SFC: Gallagher is Ardara’s ‘keeper of the faith

Declan Gallagher, during his full-back days, tackles Brendan Devenney

Declan Gallagher, during his full-back days, tackles Brendan Devenney


DECLAN Gallagher heard the news and feared the worst.


Diagnosed with a heart condition, Gallagher thought he’d never experience the dressing room buzz again. His condition is one that requires regular medication; initially it was one he thought would mean he’d never done the green and gold of Ardara again.

He had played at corner-back on the Ardara team that defeated Sean MacCumhaills in the senior championship final of 2004 and was full-back in 2006 when Ardara last visited the semi-finals. Now they face MacCumhaills with a place in the semis the carrot that dangles before the victor.

These days, Declan Gallagher is Ardara’a last man standing.

The smell of the deep heat is a sacred one for footballers; it’s a scent that means business is at hand. The clatter of the boots, the rummaging in the bags – they were feelings Declan Gallagher thought would elude him.

“I was delighted to get the chance to come back and play,” he says.

“Patrick ‘Larry’ (Gallagher) took me back down. Standing watching, there’s no wild craic, so I jumped at the chance to get back involved again.

“I was just glad to be playing. I’d been out for quite a while and I was missing the craic and the stories. I was just glad to be back in the dressing room again and talking with the boys. I really missed that.”


His condition now is managable, but the effects of his medication mean that the hard slog of playing outfield wouldn’t be for him. Between full-back and goalkeeper, he draws many comparisons.

He says: “I think it’s quite similar. If you’re at full-back and you make a mistake it’s a goal. It’s the same, obviously, when you’re the goalkeeper, so there’s no wild pressure.

“When I was ten or eleven I played a few games in goal, but at this level I never played competitive football in goals. For the firs game or two I was really nervous.

“The heart is 100 per cent again, but I suppose I can’t take as much physical contact, not as much as an outfield player anyway, so I don’t mind being in goals.”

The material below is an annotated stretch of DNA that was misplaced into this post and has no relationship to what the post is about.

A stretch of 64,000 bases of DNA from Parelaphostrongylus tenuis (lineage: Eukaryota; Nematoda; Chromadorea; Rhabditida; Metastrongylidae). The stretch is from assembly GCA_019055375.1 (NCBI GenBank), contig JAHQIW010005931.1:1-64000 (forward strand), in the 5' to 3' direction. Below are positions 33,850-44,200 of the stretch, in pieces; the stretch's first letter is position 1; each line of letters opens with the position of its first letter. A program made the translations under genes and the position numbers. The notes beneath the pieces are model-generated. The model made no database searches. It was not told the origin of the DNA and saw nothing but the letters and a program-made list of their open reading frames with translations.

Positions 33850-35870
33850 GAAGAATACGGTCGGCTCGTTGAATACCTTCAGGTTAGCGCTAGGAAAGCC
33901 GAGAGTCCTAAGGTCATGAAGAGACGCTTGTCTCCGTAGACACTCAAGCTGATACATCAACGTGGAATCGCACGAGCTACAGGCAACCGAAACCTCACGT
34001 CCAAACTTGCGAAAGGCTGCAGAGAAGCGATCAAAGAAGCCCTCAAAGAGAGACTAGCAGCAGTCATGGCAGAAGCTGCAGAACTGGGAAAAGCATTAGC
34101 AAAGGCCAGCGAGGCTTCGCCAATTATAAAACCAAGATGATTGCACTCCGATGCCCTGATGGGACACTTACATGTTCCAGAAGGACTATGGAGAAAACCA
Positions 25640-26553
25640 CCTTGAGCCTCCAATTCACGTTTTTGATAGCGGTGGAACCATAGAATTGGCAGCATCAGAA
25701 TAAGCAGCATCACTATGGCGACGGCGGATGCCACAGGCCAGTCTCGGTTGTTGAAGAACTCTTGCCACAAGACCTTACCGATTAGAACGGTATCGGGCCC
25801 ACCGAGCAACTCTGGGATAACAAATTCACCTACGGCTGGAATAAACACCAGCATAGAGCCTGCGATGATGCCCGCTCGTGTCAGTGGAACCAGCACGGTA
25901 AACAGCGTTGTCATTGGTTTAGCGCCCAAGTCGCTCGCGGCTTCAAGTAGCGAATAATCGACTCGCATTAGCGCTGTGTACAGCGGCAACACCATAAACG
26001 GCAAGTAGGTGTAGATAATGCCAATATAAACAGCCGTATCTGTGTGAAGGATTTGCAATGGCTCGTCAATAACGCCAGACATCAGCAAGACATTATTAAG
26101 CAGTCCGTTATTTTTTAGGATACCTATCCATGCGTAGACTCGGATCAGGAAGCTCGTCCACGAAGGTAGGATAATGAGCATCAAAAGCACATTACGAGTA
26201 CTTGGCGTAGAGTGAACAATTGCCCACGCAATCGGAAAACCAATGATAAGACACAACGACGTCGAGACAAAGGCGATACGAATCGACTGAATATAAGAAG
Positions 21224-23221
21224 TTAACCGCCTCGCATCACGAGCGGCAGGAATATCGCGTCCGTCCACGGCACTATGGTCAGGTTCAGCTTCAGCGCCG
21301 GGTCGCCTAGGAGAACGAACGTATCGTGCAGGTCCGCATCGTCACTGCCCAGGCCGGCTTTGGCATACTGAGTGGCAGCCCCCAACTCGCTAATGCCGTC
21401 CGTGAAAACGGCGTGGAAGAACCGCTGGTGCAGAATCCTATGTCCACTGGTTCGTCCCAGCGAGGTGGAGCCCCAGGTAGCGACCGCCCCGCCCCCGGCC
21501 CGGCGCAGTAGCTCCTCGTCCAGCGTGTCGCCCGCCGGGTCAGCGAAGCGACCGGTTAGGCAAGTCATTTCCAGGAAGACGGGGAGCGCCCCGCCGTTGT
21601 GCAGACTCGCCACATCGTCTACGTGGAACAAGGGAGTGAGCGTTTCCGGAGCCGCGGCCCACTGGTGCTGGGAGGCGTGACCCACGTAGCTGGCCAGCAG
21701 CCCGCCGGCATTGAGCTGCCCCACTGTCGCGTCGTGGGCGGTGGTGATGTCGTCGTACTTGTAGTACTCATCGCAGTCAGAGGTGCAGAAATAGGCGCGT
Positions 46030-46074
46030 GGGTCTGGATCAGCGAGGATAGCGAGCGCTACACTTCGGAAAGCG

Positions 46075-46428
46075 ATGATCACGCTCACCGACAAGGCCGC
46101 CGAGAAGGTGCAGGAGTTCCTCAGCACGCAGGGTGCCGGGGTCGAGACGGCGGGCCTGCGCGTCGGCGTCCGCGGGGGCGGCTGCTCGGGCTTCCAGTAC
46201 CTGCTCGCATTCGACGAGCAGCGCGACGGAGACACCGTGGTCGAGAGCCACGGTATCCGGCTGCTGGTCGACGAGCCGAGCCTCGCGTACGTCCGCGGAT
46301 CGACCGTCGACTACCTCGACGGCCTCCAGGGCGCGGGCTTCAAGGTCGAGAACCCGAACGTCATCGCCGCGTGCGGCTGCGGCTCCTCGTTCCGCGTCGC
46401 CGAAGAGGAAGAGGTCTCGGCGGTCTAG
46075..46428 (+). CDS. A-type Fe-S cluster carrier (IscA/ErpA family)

Ardara have had their troubles of late. Emigration hasn’t taken a toll, but tragedy hasn’t been far away. Comrades Thomas Maguire and Conal Gildea are no longer with them. Fallen men alongside whom they’d grown, theirs is a club that has taken more than most could cope with.

In 2004, Gallagher was the baby of the team, one of the youngsters in the side that won the club’s sixth Championship.

“We thought things would always be like that, but we haven’t got next nor near it since,” he says.

“A win at this stage of the Championship would be huge. It’s a clean slate effectively and form doesn’t really come into it because everyone has been going for this weekend since the fixtures were confirmed. Hopefully we can get a run together. The Championship is wide open – we need to make sure we get that run.

“We’re down to the nitty gritty of it again now; we’re looking forward to getting back into it.”
Ardara have a proud history. They have had an unbroken sequence in Division 1 that stretches back to the 1970s.

With a horrid sequence of results this term, they’re beginning to whisper in Ardara. This is one piece of history that Gallagher, a Business and HR student at Sligo IT, doesn’t want associated with.

He says: “It’s something that is always mentioned by the GAA stalwarts in the town, men like Columba Diver and these boys. They’d have those statistics and they’d talk about it, I’m sure. “It’s there and it’s talked about in the crowd.

“While we don’t want to be talking too much about it, we still don’t want to be the first Ardara team in 40 years to go down.”


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